Chinese male teachers face kindergarten conundrum

By Zou Shuo - China Daily Globa

When Yu Zehong started teaching at a kindergarten in Beijing in 2018, some parents asked to transfer their children to other classes.

The parents did not have a good impression of male teachers. Some were worried because of news reports about male staff members sexually assaulting children, while others thought a man would be too strict with the young students, Yu said.

"They did not know what they would get from a male teacher, because there are so few of us," the 24-year-old said, noting that only two of the 30 teachers at the kindergarten are men.

"However, I have spent two years with the children at the kindergarten, and most of the parents have told me they would not trust anyone else to take care of their kids. Some students in my class would be devastated if I were sick and absent for several days."

Male kindergarten teachers are important for children's early education, he said: "Our voices, gestures and, most of all, our way of thinking are different from female teachers. While women are considered careful in looking after the kids, male teachers can be more creative and energetic."

Instead of establishing conventional student-teacher relationships, male teachers are more like playmates to the children, he said.

He added that men are more likely to help the students become independent as they often encourage them to stand up on their own after a fall, unlike most female teachers who almost immediately offer a helping hand and comforting words.

"We male teachers also prefer to let the kids try new things and gain physical skills and abilities by undertaking frequent sporting activities," he said.

Low numbers

Despite the advantages, though, there is still a lack of male teachers.

In 2018, only about 2 percent of the more than 2.58 million kindergarten teachers in China were men, the lowest proportion at all levels of school, according to the Ministry of Education.

The lower the grade, the smaller the number of male teachers.

At primary schools, male teachers accounted for around 32 percent of all teachers in 2018, while the figure was 43 percent at middle schools. High schools recorded 46 percent and universities had 49 percent, ministry data shows.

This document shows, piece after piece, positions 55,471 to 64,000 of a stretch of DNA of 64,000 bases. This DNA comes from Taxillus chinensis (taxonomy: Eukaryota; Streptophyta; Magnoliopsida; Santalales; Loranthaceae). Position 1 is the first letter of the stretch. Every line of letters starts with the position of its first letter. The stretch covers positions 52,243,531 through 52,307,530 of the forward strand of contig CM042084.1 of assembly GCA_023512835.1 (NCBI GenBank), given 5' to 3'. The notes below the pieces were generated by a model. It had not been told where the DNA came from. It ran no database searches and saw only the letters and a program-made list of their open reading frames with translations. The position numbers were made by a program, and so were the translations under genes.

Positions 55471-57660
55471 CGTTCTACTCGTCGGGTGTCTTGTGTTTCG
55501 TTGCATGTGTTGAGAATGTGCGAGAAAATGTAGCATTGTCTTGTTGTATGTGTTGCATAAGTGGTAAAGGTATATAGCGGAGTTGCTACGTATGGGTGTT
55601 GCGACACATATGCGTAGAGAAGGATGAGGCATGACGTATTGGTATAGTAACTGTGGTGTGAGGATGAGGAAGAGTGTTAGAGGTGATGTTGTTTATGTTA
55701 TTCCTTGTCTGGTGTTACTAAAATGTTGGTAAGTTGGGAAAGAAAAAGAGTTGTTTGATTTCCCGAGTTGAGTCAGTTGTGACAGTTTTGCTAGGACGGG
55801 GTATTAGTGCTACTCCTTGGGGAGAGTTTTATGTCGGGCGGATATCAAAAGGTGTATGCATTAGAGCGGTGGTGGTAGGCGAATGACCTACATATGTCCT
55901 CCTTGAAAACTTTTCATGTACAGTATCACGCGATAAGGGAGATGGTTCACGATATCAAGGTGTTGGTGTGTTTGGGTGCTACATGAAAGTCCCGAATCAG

Chu Zhaohui, a senior researcher with the National Institute of Education Sciences, said the gender imbalance among teachers in kindergartens and primary schools may result in serious social consequences. That's because education is critical to character formation during early life and the lack of male teachers has seen large numbers of boys growing up shy and timid.

He noted that the typical family environment in China also plays a role as fathers are still expected to bring home the bacon, while mothers are often the parental figures who raise the children. Furthermore, as most children in the current generation are their family's only child, they tend to lead very sheltered lives.

"A female teacher can be the caring mother figure, while the male teacher can be the brave, masculine influence. This helps create a harmonious family atmosphere for children in the kindergarten," Chu said.

With their masculinity and thought processes, male teachers provide a different approach to teaching, and the distinct methods employed by male and female teachers help provide children with a holistic learning experience, he added.

Tian Li, a kindergarten teacher at Huijia Kids Education in Guiyang in the southwestern province of Guizhou, said unsatisfactory pay, low social status and limited career prospects are the main reasons why there are so few male teachers in primary schools and kindergartens.

"Some people think a kindergarten teacher is a nanny and they would not accept a university graduate becoming a nanny, especially a man," he said.